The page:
‘Banned’ Xbox hacking book selling fast
'Every book will be boxed by my own two hands.'
Hacker-engineer Andrew "Bunnie" Huang says he's already pre-sold between 400 and 500 copies of his self-published tell-all "Hacking the Xbox: an Introduction to Reverse Engineering," weeks before its scheduled May 27th publication date, despite -- or perhaps because of -- looming suspicions by some that the book skirts the edges of legality.
"It' s about getting the book out there on principle, because I can't find a publisher willing to publish it," says Huang. "I think it's controversial, but not illegal."
With chapters on "Soldering Techniques" and "Installing a Blue LED," Huang's how-to may not seem an obvious candidate for joining Huckleberry Finn and Harry Potter on history's sad list of once-banned books. But Microsoft, the maker of the Xbox, has taken a dim view of home modifications of the game console, focusing its litigious ire in particular on "mod chips" that allow Xbox owners to run software that Microsoft hasn't approved and licensed. With a mod chip installed, users can run everything from virtual juke boxes to the Linux operating system on the game platform -- as well as pirated copies of Xbox games.
Last year, a Microsoft lawsuit temporarily shut down the Hong Kong-based company Lik Sang, which sold mod chips over the Internet. And last month, mod chip entrepreneur David Rocci was sentenced to five months in federal custody for conspiracy to violate the Digital Millennium Copyright Act. Rocci was the proprietor of a U.S. website that sold mod chips and helped users locate pirated copies of Xbox games to run on their modified machines.
Huang says his book describes some types of mod chips -- explains how they work, and what lessons they offer designers of secure hardware platforms. For example the "Matrix" chip installs solderlessly over a test port manufacturers left on the Xbox motherboard. "You don't leave these test structures on the motherboard, if you want it secure," says Huang. Another chapter helps readers replace the machine's firmware -- a mod chip trick used by sophisticated pirates and tinkerers. "They can be used by the pirating community, and they can be used by the Linux community -- so that one chapter that talks about firmware devices plays to the Linux community," says Huang. "I believe that should be a legal activity."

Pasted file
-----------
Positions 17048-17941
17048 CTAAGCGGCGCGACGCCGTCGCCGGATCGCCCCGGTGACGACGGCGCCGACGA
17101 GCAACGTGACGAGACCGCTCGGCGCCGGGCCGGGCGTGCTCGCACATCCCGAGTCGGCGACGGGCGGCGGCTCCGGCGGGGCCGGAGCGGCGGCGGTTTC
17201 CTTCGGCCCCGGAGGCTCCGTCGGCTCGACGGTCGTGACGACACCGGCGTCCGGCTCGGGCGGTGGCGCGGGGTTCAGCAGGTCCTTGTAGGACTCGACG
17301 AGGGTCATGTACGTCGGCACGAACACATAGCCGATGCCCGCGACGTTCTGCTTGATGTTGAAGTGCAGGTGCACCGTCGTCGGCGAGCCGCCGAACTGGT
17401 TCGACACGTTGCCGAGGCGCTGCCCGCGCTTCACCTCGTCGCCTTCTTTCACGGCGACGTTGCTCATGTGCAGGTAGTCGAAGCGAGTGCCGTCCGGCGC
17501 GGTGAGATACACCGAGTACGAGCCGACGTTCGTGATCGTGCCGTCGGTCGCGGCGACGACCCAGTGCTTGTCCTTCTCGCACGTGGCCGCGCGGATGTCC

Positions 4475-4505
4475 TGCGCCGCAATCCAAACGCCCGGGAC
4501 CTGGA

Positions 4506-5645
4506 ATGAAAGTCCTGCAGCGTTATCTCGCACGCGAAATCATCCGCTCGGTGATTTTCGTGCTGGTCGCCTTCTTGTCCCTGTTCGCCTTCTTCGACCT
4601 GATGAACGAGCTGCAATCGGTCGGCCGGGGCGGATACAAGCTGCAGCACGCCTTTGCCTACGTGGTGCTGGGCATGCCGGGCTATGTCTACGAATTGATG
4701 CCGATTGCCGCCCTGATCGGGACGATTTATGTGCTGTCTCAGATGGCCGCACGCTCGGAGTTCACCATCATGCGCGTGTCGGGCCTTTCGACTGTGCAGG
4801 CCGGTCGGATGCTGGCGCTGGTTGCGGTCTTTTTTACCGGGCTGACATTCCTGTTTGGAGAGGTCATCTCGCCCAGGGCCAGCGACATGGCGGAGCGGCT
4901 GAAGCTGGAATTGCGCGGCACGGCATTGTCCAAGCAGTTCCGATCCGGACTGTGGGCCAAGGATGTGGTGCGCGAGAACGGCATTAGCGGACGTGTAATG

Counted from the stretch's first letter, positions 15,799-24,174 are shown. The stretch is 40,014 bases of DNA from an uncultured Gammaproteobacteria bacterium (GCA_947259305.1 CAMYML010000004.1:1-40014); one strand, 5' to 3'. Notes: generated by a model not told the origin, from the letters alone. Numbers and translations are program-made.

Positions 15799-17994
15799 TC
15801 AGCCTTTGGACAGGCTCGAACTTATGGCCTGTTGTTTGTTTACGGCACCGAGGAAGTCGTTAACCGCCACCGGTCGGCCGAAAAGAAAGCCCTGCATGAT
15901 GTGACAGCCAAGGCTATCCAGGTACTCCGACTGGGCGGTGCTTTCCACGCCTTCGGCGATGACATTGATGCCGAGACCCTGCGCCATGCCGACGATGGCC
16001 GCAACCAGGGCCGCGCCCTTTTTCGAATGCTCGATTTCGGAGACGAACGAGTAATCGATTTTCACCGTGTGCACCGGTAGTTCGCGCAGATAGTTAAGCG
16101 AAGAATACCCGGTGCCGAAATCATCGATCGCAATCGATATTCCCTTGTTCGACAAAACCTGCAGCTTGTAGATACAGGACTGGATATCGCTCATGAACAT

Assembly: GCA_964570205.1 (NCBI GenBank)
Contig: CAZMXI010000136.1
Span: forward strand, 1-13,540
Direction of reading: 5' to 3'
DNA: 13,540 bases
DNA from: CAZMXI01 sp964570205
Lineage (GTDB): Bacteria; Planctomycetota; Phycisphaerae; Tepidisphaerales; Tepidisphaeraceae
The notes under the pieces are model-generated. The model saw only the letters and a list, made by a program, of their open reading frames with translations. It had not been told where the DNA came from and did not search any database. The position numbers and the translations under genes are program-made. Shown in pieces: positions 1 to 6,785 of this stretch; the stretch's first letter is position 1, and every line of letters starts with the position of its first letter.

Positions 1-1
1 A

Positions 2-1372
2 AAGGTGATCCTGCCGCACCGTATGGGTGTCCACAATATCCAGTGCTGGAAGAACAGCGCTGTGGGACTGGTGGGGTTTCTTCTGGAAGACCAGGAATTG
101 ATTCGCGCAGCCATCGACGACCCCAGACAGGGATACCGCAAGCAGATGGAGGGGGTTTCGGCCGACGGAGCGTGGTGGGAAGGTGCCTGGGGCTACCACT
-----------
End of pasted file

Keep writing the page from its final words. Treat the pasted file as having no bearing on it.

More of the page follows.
The book also revisits a technique that cemented Huang's reputation as a hardware hacker last year, which involves building custom hardware to intercept an encryption key as it crosses the Xbox's internal high-speed bus. To avoid legal complications, Huang published his research paper on the technique only after receiving permission from Microsoft, negotiated with the help of EFF attorney Lee Tien. "To get the paper published in the first place we had to negotiate a legal mine field," say Tien, who went on to contribute a chapter on the legalities of reverse engineering to Huang's book.
But Huang didn't get Microsoft's blessing for Hacking the Xbox, which goes beyond discussing a single hacking technique. The book aims to teach readers how to think like a hardware hacker, using the internal secrets of the game console the way a med school teacher uses Gray's Anatomy. With the boundaries of federal copyright law, particularly the DMCA, unclear, Huang says tech-publishing house John Wiley & Sons got cold feet and withdrew its plans to publish the book sometime after Rocci's guilty plea.
Wiley didn't return phone calls on the matter.
Unable to find another publisher, Huang elected to sell the book himself through the Web. He dug into his own pockets to fund a print run of 1,000 books, which he says will be delivered to his home later this month. "It'll be only a matter of two weeks when a pallet of books comes to my doorstep," he says. "Every book will be boxed by my own two hands."
Huang began accepting credit cards through his website this week, after already selling nearly half of his initial print run through a PayPal account. He says he's barely reached the break-even point. "He's not going to make a huge amount of money," says Tien. "He thinks that it's worthwhile stuff. That it's interesting, and it's teaching people."
"Mainly, at this point, it's boiled down to a political battle, for the freedom to tinker," says Huang. "For my entire life I've been playing with hardware. This is the first time someone's told me I can't play with hardware because it's illegal."